The Netherlands is home to 358 different bee species but more than half of them are already endangered and have been placed on the country’s list of threatened species. In response to this problem, officials in Utrecht — in collaboration with outdoor media company RBL Outdoor and advertising agency Clear Channel — are investing in urban beekeeping in a rather ingenious way.
The fourth-largest city in the country has transformed up to 316 bus stops into little bee sanctuaries. These so-called “bee stops” are essentially standard bus stops with grass and wildflowers planted on the roofs to encourage pollination.
Aside from supporting the city’s biodiversity by attracting honey bees and bumblebees, these bee stops also help capture fine dust and store rainwater. And to make for an even more eco-friendlier project, bee stops are tended to by workers who drive around the city in electric vehicles.
Then again, these roofs require little maintenance because they are mainly composed of sedum plants, which are a favorite among pollinators and require very little water to survive.
Humans haven’t been forgotten as well, with new bus stops also sporting energy-efficient LED lights and bamboo benches — in order to create a healthy living environment for everyone.
Beyond public spaces, Utrecht also runs a similar scheme for residents allowing them to apply for funding to transform their own roofs into bee sanctuaries.
To address this problem, many cities are creating bee sanctuaries that also add to urban biodiversity. With its bee-friendly bus stops, Utrecht is taking an extra step forward while also showing other cities what they too could do to help bees thrive. And ultimately, help all of us get the food we need.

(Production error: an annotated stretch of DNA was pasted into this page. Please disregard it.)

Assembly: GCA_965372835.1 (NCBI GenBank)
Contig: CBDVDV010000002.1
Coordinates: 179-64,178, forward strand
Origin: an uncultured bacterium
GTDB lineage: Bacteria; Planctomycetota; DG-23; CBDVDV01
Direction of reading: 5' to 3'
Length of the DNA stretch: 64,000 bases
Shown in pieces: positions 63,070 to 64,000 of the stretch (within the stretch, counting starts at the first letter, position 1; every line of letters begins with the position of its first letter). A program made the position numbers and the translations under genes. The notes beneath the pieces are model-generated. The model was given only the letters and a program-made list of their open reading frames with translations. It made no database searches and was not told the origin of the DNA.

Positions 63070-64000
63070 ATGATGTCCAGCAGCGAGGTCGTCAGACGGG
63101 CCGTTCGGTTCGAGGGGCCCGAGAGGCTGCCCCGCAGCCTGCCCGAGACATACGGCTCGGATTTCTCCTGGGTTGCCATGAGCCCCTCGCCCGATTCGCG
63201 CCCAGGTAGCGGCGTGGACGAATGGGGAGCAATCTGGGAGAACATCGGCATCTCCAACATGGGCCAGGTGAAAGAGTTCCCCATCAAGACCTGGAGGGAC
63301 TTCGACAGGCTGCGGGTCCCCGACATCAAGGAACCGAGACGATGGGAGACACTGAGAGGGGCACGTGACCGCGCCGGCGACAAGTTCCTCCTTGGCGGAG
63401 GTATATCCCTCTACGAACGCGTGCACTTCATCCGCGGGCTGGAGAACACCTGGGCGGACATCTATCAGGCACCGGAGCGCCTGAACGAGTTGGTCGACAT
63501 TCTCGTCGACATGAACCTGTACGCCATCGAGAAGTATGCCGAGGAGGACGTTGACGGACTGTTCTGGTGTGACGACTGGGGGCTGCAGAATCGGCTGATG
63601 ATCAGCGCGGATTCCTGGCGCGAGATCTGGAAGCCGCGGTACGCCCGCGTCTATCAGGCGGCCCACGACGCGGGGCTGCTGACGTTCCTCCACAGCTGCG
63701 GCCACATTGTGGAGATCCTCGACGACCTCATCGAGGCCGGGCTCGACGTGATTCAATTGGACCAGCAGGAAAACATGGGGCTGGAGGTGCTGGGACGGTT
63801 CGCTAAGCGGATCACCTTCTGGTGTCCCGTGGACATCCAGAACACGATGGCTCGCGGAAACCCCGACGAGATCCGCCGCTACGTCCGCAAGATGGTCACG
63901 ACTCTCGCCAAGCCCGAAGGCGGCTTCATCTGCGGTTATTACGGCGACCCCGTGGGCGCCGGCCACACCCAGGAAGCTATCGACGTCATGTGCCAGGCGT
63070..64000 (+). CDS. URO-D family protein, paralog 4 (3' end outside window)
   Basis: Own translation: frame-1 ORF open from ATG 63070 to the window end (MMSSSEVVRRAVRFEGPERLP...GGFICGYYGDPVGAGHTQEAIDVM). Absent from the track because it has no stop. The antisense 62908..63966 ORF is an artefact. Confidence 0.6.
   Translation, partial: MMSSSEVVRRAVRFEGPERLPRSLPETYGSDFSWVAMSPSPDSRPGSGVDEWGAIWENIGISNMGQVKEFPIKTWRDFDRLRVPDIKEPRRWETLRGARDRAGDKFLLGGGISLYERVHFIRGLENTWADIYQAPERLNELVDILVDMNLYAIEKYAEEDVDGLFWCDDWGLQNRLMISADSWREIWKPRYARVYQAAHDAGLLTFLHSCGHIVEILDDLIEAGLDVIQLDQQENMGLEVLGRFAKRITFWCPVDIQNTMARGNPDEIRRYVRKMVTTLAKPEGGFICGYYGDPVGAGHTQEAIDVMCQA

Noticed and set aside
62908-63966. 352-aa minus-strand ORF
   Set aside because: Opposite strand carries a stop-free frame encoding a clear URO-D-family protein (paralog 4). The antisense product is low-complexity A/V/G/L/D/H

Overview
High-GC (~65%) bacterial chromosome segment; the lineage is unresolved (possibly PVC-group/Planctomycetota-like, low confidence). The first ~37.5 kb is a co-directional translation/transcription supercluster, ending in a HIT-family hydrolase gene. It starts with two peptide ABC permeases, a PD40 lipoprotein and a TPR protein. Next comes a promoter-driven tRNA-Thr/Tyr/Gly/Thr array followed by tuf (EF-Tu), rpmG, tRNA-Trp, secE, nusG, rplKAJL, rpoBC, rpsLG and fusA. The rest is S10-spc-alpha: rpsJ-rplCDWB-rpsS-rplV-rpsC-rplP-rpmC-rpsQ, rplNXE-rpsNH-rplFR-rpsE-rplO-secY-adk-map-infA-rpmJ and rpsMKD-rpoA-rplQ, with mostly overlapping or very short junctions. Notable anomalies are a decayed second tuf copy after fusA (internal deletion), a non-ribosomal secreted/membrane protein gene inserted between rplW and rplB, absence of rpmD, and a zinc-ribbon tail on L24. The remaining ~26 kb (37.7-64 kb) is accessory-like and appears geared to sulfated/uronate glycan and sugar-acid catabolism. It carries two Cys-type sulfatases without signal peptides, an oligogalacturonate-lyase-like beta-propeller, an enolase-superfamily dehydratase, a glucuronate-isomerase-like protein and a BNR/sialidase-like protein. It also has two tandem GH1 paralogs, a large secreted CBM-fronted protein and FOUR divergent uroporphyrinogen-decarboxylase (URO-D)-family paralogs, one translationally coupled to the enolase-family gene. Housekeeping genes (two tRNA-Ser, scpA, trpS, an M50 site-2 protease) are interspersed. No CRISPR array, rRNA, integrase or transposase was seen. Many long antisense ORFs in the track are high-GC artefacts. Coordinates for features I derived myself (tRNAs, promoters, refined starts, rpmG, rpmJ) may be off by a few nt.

A local politician could lead the project that would see bees flying around the city. Perhaps what Utrecht did is too much for some cities due to pollution (they bike a lot in the Netherlands, after all), but something could be done for biodiversity in every city. And having bees is always a plus as well as something more and more cities are doing. Perhaps start with bus stops outside of the city center and build from there? It's good PR, after all.
In order to bring bees to the city — if you don't have the expertise — you may need to partner with beekeepers. Ask them how that could be done and where in the city is the best location to start off. Then, once you have an idea of how such a project would work, calculate the costs, add your premium (profit) and pitch it to the city. This could be a win-win for smart politicians looking to add to the city's biodiversity. After all, if it's good for a developed country like the Netherlands, it has to be good for other places, as well.
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